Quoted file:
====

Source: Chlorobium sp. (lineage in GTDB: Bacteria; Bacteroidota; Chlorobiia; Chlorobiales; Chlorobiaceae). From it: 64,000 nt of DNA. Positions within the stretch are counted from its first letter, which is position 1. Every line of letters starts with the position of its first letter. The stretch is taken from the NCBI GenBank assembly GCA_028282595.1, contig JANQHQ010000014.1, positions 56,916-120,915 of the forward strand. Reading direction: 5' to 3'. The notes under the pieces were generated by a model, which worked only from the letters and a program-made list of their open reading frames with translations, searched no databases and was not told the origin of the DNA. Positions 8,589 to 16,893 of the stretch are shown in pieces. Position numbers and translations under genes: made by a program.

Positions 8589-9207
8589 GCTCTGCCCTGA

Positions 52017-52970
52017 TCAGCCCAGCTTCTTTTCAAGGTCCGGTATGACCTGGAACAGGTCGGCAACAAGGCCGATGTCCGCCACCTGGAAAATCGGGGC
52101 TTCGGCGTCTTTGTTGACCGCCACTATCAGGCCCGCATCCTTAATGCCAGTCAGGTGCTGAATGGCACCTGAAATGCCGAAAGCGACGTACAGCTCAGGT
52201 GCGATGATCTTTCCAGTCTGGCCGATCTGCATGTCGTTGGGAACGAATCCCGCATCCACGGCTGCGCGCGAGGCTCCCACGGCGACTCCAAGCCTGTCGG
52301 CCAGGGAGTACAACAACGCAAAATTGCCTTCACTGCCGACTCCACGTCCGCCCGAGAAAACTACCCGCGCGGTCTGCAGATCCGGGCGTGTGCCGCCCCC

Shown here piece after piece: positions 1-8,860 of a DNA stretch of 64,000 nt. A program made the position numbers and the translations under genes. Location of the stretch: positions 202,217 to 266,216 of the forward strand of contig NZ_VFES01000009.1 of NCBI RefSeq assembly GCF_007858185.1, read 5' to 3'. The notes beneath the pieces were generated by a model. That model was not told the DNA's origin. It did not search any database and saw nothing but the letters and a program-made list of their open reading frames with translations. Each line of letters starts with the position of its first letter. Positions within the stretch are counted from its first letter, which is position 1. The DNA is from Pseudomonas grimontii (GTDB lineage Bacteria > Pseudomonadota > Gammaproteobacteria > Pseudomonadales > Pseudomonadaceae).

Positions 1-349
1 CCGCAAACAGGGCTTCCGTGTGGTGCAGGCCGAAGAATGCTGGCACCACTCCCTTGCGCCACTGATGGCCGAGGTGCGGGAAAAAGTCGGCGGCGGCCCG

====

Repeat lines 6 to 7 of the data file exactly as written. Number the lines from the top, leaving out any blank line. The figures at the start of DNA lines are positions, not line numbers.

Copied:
52101 TTCGGCGTCTTTGTTGACCGCCACTATCAGGCCCGCATCCTTAATGCCAGTCAGGTGCTGAATGGCACCTGAAATGCCGAAAGCGACGTACAGCTCAGGT
52201 GCGATGATCTTTCCAGTCTGGCCGATCTGCATGTCGTTGGGAACGAATCCCGCATCCACGGCTGCGCGCGAGGCTCCCACGGCGACTCCAAGCCTGTCGG